Now, some people might say that Obamacare doesn’t deserve the credit for this, but let me tell you a story. Six years ago I had my last checkup and got blood work done. At that time all of the above factors were close to what they are now, so above where they should be but not yet dangerously so. But because I did not have insurance, that one appointment was all I got. No one offered me any suggestions. They said, “We’ll keep an eye on it,” but how could they when I couldn’t afford regular checkups and blood work? This time, I’ve seen my doctor three times, the wellness nurse three times, and the nutritionist once. The nutritionist will continue to monitor me and do bloodwork every three months to track my progress. Moreover, they gave me the suggestions and the support I needed to succeed. This is what preventive medicine is all about. Without it, people bumble along and get fatter and sicker and end up in emergency rooms having heart attacks, or going on disability, costing ALL of us money (not to mention the cost in human misery, which is far more important to me). This kind of care makes sense and I am so grateful to be benefiting from it.
“Give thanks in all circumstances; for this is God’s will for you in Christ Jesus.” I Thessalonians 5:18
I first encountered that quotation as a child when reading The Hiding Place by Corrie ten Boom. Corrie and her sister Betsie have been imprisoned in a concentration camp for hiding Jews in their Amsterdam home. One day Betsie reads this Bible verse and declares that she and Corrie are going to thank God for everything about the situation they find themselves in, like the fact that they have been assigned together, that there was no inspection so that they retained the Bible, even the crowded condition of the barracks which will mean more women with whom to share God’s word. But when Betsie starts giving thanks for the fleas in the barracks, Corrie objects: “Not even God can make me grateful for a flea!” Her sister reminds her that the words were “give thanks in ALL circumstances,” not just in pleasant ones, and adds that “fleas are part of this place where God has put us.”
Betsie’s faith is justified when the soldiers who routinely rape the women in the other barracks avoid their unit because of the fleas.
I haven’t reached the point yet of thanking God that our house burned down. Maybe I will someday. But for now it is enough to recognize some of the very real blessings that would never have come our way otherwise. Today I am thinking about the blessings of friendship.
I think of a couple at church who were barely acquaintances before and became our friends because they offered us office space to use until we found somewhere else to live and work. I think of a friend whom I had not talked to in a while, and his wife whom I had met only once, who went above and beyond with gifts and time and financial assistance and concern. I think of people whom I knew at our kids’ schools, especially football parents, whose kindness and support has bridged my innate shyness to make me feel closer to them. I think of my new next door neighbor, whom I would never have met if I had not moved here, and the book club she invited me to be a part of, and the many fun evenings I have spent in her company.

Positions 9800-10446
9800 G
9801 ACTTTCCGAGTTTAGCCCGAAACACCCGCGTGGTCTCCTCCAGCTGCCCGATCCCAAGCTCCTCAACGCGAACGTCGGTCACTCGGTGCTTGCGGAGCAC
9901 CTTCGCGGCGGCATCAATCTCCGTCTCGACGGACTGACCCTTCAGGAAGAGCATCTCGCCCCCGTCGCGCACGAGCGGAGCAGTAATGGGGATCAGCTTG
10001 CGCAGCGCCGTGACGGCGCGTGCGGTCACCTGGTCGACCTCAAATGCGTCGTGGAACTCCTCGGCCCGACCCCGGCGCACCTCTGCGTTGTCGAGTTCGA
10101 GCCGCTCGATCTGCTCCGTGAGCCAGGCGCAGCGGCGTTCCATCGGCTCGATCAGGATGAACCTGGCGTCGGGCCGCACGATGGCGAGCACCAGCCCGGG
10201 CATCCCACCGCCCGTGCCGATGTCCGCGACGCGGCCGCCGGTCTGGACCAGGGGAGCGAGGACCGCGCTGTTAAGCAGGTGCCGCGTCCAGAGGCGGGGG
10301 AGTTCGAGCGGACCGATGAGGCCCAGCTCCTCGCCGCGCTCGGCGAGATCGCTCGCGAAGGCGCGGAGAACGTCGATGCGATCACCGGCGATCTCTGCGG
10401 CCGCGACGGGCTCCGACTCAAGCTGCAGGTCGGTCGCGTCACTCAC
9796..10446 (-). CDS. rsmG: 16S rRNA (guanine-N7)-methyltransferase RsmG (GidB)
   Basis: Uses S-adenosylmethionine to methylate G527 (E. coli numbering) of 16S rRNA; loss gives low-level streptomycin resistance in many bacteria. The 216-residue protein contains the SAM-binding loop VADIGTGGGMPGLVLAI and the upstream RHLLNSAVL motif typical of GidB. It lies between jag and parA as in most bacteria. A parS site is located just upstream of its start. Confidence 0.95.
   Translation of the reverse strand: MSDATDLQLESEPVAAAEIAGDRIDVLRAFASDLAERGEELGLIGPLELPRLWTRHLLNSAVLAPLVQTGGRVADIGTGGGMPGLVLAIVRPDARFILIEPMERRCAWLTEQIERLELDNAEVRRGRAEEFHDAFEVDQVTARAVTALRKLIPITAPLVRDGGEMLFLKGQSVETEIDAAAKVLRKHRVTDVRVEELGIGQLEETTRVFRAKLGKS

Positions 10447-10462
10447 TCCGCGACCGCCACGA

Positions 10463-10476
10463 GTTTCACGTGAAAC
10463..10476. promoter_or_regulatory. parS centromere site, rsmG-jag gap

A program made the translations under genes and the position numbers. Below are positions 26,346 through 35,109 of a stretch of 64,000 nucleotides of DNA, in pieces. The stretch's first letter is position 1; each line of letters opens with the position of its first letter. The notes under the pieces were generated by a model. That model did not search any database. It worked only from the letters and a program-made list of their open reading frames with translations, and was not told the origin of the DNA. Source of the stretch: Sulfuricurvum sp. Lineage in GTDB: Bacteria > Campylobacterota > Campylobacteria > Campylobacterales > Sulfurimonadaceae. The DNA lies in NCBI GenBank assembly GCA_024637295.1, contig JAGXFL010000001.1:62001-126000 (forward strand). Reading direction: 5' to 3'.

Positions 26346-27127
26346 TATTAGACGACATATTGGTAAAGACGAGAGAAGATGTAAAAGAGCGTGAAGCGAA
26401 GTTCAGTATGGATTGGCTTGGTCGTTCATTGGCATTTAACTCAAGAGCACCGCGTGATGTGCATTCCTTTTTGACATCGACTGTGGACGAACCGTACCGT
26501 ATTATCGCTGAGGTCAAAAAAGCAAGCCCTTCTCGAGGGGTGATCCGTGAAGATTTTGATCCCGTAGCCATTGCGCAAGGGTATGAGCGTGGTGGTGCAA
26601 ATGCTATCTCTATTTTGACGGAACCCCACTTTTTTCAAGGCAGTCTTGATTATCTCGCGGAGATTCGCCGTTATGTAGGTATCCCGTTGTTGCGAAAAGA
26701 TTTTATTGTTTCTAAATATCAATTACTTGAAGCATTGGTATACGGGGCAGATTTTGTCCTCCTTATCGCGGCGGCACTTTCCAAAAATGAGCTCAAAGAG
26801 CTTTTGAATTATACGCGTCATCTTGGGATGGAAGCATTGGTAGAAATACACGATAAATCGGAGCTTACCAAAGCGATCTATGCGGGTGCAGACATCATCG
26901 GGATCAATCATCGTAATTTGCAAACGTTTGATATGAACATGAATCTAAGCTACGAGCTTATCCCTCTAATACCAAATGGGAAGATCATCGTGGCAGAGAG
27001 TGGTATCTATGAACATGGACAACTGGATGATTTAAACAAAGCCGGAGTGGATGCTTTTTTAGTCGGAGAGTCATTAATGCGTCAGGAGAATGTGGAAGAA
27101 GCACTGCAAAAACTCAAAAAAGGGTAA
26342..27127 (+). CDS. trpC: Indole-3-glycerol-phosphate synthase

And I think of YOU, my dear online friends, especially those in the blogging world. Because the fire made me blog more–I HAD to write, to process this experience: I am still processing it, obviously. And I don’t think I would have become as involved in these online communities if it had not been for the fire. Being online was a comforting refuge, something familiar and safe when things were strange.
I love this month of Thanksgiving, and the challenge that so many of us strive to meet to post on Facebook each day something to be thankful for. It can be life-changing to realize that no matter how bad things seem there is always, always something to be thankful for.
In my pre-fire life, I used to think about redecorating my kitchen. Apparently some people actually do that kind of thing, but in a single-income seven-member family, you replace things when they break with whatever you can afford–you don’t “redecorate.” Granted after twenty-some years of marriage and five kids, most of what we had started out with had been broken and replaced already. Nothing matched, and I’d quit caring. It was so miserably hot that I spent as little time as possible in the kitchen anyway.
Still, a girl can dream, and I used to dream of a red kitchen.
Post-fire, the kitchen was gone along with everything in it. Located next to the garage which seems essentially to have exploded, it was incinerated. Shards of dishes were buried in the ashes beneath the former location of the cabinets where I kept them. Jake dug through the ashes where the pots and pans were kept, hoping to salvage my favorite cast iron pot, but its bottom was gone. The only things that remain are two spoons we found in the yard, some plates and cups that were left out in the car, and the last remaining fork from our wedding flatware, which Jake retrieved for me from the blackened hulk of the dishwasher.
One of the first of many, many gifts we received post-fire was a set of Paula Deen cookware. And it was RED. Suddenly I realized that redecorating was a necessity and the red kitchen could be a reality. Happily, the palette of the new house lent itself harmoniously to the red theme. Target gift cards supplied coordinating appliances and accessories–it’s actually amazing how many red kitchen things there are! Serendipitously red kitchen gadgets arrived from friends as if by magic. Even the donated dishes (I’m still way too thrifty to buy red dishes when we were given at least three separate sets) harmonize with the redness, and I find their definite late-80s vibe comforting.